Carbone and Cahn describe these developments in terms of the concept of “marriage markets.” Many scholars from all political and philosophical persuasions object to the very idea of treating intimate relationships as something that should ever be the product of calculation or exchange. Yet, most also agree that supply and demand affect “price.” Carbone and Cahn add that sex ratio imbalances produce virtuous and vicious cycles that influence expectations, alter behavior, and ultimately transform cultural practices. Sociologists Marcia Guttentag and Paul Secord demonstrated in the eighties, in an influential book on sex ratios, Too Many Women? The Sex Ratio Question, that relationships are in fact the product of a market. If the men outnumbered the women in a given group, Guttentag and Secord argued, men competed among each other to land the “best” women. Women in turn tend to select for some mix of worldly success and good behavior, so an excess of men tends to produce “virtuous cycles” in which men compete to satisfy women by working hard, remaining faithful, and investing in their children. The fact that men outnumber women among high earners eager to pair with each other, Carbone and Cahn argue, provides an explanation for why the marriage rates at the top have remained relatively stable and why divorce rates remain relatively low.
What happens if women outnumber men? The men could seek out higher status women and the women might compete to satisfy the men in a similar fashion to what happens in a market where men outnumber women. It turns out that isn’t what happens: men and women don’t react in the same ways when they are outnumbered in a given marriage market. Instead, men prefer more relationships than committed unions with partners who might outshine them, and the women become jaded by the men’s behavior. In the face of persistent disappointment with male behavior, their standards for an acceptable husband increase and they, too, become more reluctant to marry or to commit to a long-term relationship. The result tends to be what some would term a “vicious circle,” that is, a cultural shift toward greater promiscuity, more gender distrust, greater investment in women’s income opportunities and less in men’s, and fewer stable long term relationships.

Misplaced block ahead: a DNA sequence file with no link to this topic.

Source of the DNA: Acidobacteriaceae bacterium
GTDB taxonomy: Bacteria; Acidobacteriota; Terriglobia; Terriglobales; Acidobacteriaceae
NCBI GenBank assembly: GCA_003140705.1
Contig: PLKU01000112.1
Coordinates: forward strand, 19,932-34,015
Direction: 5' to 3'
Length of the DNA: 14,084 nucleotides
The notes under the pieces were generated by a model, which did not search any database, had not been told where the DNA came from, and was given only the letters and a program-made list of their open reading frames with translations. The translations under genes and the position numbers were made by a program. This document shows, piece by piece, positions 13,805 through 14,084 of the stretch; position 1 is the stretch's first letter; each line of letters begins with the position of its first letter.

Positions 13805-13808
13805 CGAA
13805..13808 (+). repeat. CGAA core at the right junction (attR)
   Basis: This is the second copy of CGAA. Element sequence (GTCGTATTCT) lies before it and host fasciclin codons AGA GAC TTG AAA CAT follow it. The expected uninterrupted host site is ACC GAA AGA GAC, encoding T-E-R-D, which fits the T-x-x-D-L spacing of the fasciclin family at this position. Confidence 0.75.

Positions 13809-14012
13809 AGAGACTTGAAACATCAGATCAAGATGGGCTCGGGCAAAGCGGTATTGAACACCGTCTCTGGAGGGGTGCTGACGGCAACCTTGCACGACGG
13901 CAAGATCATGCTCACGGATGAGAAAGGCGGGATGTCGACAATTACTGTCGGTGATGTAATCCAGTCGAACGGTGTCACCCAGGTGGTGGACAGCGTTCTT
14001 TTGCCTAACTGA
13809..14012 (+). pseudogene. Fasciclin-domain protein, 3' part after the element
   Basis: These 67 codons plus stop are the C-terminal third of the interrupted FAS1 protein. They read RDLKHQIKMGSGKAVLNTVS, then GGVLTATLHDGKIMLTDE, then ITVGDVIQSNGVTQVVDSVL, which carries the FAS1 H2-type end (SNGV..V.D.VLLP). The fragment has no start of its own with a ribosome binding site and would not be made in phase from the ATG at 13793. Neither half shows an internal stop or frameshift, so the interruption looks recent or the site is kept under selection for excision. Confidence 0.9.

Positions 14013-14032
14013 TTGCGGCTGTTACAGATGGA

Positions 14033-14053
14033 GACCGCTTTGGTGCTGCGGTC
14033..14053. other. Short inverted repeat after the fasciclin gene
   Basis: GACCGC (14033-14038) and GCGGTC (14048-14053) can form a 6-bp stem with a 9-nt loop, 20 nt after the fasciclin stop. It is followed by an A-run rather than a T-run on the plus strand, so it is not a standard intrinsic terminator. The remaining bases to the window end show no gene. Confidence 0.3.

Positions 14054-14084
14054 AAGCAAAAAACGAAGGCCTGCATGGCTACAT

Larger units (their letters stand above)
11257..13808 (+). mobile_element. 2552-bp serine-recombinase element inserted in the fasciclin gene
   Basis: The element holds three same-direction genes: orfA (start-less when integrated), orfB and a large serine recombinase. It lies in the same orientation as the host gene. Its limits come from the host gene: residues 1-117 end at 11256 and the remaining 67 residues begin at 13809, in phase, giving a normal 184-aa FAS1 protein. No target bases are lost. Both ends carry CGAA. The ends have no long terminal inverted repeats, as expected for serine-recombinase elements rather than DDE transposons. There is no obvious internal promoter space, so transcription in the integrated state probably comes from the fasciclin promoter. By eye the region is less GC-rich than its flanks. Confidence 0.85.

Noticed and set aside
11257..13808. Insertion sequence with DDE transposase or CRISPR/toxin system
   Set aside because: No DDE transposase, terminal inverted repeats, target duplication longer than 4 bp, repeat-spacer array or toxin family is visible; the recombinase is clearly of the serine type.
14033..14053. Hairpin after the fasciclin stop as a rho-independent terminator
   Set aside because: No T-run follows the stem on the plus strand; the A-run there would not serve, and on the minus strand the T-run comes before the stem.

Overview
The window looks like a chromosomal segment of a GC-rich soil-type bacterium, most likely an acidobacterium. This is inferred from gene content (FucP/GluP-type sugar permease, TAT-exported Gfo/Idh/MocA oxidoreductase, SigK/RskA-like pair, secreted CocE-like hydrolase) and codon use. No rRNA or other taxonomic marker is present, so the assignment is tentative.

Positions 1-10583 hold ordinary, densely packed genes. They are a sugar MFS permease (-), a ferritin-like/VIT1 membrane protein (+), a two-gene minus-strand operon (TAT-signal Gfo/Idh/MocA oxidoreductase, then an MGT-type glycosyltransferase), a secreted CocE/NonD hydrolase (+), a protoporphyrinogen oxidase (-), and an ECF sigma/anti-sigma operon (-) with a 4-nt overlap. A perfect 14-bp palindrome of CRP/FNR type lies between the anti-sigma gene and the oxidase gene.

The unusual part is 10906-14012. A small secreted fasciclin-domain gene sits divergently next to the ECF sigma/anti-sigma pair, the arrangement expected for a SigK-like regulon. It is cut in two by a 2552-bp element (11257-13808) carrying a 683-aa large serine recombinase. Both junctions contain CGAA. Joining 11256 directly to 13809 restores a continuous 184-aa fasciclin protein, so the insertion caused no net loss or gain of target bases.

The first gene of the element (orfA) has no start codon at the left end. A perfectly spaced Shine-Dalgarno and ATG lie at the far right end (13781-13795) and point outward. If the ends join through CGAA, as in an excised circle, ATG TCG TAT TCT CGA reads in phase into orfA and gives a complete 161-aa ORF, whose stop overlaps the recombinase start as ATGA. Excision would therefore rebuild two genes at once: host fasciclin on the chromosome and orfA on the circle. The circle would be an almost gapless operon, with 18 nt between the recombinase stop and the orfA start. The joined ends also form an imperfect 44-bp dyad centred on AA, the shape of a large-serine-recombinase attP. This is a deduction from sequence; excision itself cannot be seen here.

At the end, they note that America has not yet created the infrastructure for the post-industrial era that would make the relationship between home and family more seamless and that, in an era of inequality, American companies have built in greater instability in employment that also undermines family stability, damaging any efforts to rebuild the home-family bridges. They offer a deceptively simple solution to diverging family patterns: fix economic inequality. They also recommend fixing the pathways to adulthood with proposals ranging from better pregnancy support to early childhood education through college and employment.